Iraq probes white phosphorus use
Demonstrators protest outside the U.S. Embassy in Rome following Italian media report on white phosphorus.
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BAGHDAD, Iraq (CNN) -- Iraq has launched an investigation into allegations -- denied by the Pentagon -- that U.S. soldiers aimed artillery rounds of flammable white phosphorus at civilians.
Doctors and teams from Iraq's Health Ministry have been dispatched to Falluja "so we can get a real answer," acting Human Rights Minister Nermin Othman Hassan told a news conference on Thursday.
"In some cases (the injuries) can look like phosphorus, but it can be something else." (Watch how white phosphorus was used in 'shake and bake missions' -- 2:18)
U.S. military officials confirmed Wednesday that its troops used white phosphorus during an offensive to rid Falluja of insurgents last November, but the officials denied an Italian documentary allegation that the weapon was aimed at civilians. (Full story)
The documentary, on Italy's state-run RAI24 television news channel, showed what it claimed were badly burned victims.
A protocol to an accord on conventional weapons that came into force in 1983 forbids the use of incendiary weapons against civilians, Reuters reported.
Pentagon and military officials told CNN that white phosphorus was used in Falluja as a smoke screen to hide advancing U.S. troops as well as to target insurgents in trenches and "spider holes."
In an article in the March-April issue of Field Artillery magazine, soldiers said the white phosphorus was used to flush out insurgents so U.S. forces could target them with high explosives.
Pentagon officials said white phosphorous is a conventional weapon and is used for several purposes -- from creating smoke screens to marking targets -- and that it can be used against enemy combatants.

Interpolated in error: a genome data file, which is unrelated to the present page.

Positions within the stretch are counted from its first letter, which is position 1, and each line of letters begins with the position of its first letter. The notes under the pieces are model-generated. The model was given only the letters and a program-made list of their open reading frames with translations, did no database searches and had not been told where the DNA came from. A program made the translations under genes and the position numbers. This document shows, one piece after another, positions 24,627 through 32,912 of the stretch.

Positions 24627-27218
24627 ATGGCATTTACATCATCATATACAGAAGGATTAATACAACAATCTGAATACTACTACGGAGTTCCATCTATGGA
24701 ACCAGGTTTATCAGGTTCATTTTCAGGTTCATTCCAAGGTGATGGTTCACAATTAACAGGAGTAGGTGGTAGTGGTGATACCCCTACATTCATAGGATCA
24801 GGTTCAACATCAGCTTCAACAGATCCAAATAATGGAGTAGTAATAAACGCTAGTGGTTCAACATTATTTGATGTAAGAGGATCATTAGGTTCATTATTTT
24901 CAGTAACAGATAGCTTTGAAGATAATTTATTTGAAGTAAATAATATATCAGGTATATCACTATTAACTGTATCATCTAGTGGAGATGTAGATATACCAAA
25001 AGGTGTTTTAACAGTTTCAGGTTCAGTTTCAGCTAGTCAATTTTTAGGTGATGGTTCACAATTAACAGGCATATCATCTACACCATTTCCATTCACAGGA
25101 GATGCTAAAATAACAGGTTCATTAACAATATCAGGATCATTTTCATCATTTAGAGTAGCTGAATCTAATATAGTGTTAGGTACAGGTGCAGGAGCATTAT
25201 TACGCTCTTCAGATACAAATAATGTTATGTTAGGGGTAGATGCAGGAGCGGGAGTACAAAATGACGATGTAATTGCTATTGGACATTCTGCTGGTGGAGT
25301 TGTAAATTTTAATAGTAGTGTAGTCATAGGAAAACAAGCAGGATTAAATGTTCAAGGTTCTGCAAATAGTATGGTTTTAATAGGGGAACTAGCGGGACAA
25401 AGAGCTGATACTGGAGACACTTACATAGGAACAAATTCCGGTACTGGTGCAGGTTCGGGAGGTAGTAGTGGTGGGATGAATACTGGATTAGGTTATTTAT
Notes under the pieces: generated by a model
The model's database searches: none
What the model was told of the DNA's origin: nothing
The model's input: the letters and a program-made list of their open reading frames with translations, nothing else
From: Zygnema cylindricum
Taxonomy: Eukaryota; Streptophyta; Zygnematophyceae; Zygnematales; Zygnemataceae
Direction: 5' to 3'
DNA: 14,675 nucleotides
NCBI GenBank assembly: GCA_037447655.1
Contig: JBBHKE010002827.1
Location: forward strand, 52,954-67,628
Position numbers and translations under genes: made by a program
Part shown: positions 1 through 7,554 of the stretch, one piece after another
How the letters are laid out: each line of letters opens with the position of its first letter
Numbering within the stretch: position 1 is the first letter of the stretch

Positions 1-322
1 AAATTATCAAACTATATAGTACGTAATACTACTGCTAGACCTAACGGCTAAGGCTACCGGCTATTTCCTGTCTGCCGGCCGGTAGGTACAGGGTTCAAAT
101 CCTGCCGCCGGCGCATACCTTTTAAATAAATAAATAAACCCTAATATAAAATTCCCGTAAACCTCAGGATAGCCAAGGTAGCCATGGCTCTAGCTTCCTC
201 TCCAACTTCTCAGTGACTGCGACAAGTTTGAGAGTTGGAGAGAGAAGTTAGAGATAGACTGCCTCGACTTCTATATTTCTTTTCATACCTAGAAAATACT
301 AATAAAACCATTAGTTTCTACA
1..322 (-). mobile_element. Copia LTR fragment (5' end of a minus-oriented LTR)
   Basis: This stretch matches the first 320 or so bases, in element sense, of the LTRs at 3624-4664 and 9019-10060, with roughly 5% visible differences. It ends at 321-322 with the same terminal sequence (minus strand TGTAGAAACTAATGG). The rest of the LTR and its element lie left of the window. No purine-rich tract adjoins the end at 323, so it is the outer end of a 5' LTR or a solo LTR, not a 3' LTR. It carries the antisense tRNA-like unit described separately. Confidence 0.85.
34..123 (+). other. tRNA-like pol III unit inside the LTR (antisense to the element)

The Pentagon says the military use of white phosphorus is not illegal and that it is not considered a chemical weapon.
In 2004, the State Department said the United States had not used white phosphorous against enemy forces in the November offensive. Earlier this month, the department said that statement was incorrect.
"There is a great deal of misinformation feeding on itself about U.S. forces allegedly using 'outlawed' weapons in Falluja," the department said.
"The facts are that U.S. forces are not using any illegal weapons in Falluja or anywhere else in Iraq."
The 1993 protocol also bans their use against military targets near concentrations of civilians, except when they are clearly separated from civilians and "all feasible precautions" are taken to avoid civilian casualties, Reuters reported.
However, while the U.S. signed the overall accord, it did not ratify the incendiary-weapons protocol or another involving blinding laser weapons.
The United Nations issued a muted reaction on Thursday. Marie Okabe, deputy spokeswoman for U.N. Secretary-General Kofi Annan told a news briefing: "I just have two points on that issue. We are aware of the reported use of white phosphorus in Falluja last year and are concerned about its possible effects on the local civilian population.
"We welcome the decision of the government of Iraq to launch an immediate investigation into this matter."
CNN Pentagon Producer Mike Mount contributed to this report
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